Up to now, it has not been possible to estimate the further aging process of fuels on the basis of the initial analysis. Until now, this required long-term storage. Rapid aging methods provide a way to map this in a short time, but have been limited to general statements and have usually not been able to show any conclusions about the time dimension of the effects that occur. In this project, a model was developed that can be used to mathematically represent the correlation between a rapid aging process and long-term storage. The rapid aging process used accelerates the aging reactions with increased temperature and pressure, and various measurement parameters can be measured using an online sensor. Laboratory analyses as well as deposition and evaporation tests were performed on all samples. A method for temperature-dependent investigation of deposit formation was also developed and set up in this project. A qualitative correlation between aging condition and temperature was found with most of the deposits on the crucible surface. The data obtained from analyses and from sensor measurements were fitted using a function, and the fit data could then be used to analyze the correlations between rapid aging and long-term storage. A temporal relationship between the occurrence of the changes was found that could be used for prediction. The temperature dependence could be brought into the model, and the times of greatest change in various measured parameters for a sample can also be calculated using data from rapid aging. The errors of the method are still large, but an estimate can already be given.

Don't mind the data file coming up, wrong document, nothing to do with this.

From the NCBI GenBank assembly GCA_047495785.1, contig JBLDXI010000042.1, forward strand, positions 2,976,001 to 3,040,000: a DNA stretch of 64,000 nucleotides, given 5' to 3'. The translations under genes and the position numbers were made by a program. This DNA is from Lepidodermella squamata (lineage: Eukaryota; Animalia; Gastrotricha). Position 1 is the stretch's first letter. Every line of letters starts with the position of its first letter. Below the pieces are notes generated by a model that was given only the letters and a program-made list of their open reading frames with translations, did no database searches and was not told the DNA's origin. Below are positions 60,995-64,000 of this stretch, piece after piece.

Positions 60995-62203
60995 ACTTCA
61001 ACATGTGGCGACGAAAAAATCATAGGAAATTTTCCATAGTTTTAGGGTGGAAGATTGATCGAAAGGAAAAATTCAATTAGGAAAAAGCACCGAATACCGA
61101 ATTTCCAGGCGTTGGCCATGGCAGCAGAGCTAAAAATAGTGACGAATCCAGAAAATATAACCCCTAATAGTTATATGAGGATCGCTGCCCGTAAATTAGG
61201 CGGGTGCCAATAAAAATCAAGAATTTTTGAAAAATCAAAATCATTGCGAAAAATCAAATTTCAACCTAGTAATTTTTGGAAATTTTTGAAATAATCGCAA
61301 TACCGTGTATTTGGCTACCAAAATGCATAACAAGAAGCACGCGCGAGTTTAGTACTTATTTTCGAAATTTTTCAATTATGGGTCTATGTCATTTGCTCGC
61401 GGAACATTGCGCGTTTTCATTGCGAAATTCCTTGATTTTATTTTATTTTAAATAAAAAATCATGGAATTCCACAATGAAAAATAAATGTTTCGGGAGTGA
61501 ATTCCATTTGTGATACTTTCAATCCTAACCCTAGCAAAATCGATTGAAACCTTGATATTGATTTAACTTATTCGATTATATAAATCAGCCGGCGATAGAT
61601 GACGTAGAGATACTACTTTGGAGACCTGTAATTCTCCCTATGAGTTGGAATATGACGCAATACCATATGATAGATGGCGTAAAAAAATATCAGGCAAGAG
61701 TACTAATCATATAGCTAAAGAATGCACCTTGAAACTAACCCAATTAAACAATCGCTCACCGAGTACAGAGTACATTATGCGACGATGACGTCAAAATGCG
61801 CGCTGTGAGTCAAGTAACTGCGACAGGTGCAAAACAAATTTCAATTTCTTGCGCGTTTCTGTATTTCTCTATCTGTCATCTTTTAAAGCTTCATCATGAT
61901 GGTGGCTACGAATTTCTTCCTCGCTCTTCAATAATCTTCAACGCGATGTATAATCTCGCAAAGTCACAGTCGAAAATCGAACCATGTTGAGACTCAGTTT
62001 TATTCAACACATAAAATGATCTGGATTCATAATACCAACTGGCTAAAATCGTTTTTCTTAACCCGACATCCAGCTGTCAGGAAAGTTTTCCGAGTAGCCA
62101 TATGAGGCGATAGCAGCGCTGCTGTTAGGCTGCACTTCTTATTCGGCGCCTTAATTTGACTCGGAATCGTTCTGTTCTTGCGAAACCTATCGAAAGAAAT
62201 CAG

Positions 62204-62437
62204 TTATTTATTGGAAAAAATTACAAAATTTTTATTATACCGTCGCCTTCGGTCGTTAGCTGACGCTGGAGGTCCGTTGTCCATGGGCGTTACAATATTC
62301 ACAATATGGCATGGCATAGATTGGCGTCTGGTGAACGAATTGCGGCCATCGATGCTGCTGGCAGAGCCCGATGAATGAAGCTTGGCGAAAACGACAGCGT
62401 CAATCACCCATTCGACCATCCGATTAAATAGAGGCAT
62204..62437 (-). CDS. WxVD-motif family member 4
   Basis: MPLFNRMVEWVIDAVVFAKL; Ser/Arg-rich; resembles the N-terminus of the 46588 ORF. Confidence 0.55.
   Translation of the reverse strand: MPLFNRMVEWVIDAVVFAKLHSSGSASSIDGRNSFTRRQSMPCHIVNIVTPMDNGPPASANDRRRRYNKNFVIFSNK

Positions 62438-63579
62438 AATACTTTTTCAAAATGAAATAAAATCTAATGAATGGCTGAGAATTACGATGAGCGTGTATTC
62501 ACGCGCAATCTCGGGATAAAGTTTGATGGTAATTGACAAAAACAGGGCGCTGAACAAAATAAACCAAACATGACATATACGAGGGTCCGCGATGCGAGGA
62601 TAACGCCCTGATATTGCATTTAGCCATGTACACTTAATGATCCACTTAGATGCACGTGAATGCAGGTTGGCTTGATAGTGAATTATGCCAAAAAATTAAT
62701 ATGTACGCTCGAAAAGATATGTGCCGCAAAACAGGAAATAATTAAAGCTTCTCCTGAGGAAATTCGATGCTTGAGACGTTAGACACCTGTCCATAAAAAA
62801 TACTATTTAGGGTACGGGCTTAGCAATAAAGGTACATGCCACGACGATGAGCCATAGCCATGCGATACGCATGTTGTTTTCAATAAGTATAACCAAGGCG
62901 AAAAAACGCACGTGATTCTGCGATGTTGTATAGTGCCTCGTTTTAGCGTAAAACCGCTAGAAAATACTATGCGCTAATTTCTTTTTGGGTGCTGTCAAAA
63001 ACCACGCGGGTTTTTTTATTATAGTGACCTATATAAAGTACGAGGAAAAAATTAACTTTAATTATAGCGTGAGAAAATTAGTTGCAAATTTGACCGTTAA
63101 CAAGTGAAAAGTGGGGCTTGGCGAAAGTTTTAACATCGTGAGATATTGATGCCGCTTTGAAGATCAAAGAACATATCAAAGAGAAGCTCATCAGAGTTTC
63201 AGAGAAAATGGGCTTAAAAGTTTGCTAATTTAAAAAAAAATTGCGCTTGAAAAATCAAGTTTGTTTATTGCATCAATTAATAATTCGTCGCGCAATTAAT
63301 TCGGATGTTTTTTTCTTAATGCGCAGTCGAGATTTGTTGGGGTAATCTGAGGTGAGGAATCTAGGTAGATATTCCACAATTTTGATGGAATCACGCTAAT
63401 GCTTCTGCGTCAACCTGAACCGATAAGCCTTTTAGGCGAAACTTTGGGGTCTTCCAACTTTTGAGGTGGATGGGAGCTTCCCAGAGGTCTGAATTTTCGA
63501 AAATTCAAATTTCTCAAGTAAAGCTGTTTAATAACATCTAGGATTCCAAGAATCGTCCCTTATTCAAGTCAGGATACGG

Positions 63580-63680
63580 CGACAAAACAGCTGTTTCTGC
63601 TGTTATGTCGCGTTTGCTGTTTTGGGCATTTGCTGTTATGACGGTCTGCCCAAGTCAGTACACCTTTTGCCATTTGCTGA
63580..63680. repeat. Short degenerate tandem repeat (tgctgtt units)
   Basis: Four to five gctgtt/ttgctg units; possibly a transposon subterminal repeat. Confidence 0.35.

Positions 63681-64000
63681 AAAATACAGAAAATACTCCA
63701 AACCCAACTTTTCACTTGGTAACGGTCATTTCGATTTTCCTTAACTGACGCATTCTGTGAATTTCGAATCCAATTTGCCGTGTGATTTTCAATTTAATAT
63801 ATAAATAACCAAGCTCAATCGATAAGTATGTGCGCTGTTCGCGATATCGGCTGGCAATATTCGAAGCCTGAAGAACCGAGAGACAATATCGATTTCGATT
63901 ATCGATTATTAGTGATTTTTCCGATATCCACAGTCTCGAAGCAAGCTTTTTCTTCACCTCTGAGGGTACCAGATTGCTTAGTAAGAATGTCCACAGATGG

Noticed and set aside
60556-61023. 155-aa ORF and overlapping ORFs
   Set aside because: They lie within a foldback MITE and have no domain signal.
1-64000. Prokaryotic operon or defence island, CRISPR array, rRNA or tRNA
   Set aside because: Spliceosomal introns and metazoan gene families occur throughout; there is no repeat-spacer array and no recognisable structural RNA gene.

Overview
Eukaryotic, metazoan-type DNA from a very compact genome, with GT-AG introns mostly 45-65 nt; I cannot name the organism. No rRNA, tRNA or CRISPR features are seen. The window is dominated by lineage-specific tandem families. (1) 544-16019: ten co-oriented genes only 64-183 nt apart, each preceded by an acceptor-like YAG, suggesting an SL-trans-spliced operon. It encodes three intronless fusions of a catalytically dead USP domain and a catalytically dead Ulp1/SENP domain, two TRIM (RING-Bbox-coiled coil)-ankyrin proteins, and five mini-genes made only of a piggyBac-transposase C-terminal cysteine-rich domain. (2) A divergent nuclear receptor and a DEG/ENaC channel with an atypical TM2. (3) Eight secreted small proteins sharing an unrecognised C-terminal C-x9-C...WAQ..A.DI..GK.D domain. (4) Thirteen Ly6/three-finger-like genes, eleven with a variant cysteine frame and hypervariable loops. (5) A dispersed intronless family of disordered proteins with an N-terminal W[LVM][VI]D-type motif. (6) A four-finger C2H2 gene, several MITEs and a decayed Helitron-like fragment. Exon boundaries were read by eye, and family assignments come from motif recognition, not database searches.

Technical Committee Fuel Oils
Development of a rapid aging method for middle distillate substitutes to reproduce the (long-term) storage stability behavior by means of parallel online measurement of several stability parameters.
The IGF project (21047 N) of the research association DGMK Deutsche Wissenschaftliche Gesellschaft für nachhaltige Energieträger, Mobilität und Kohlenstoffkreisläufe e.V., Große Elbstraße 131, 22767 Hamburg, Germany, was funded by the German Federal Ministry of Economics and Climate Protection via the AiF within the framework of the program for the promotion of joint industrial research (IGF) based on a resolution of the German Bundestag.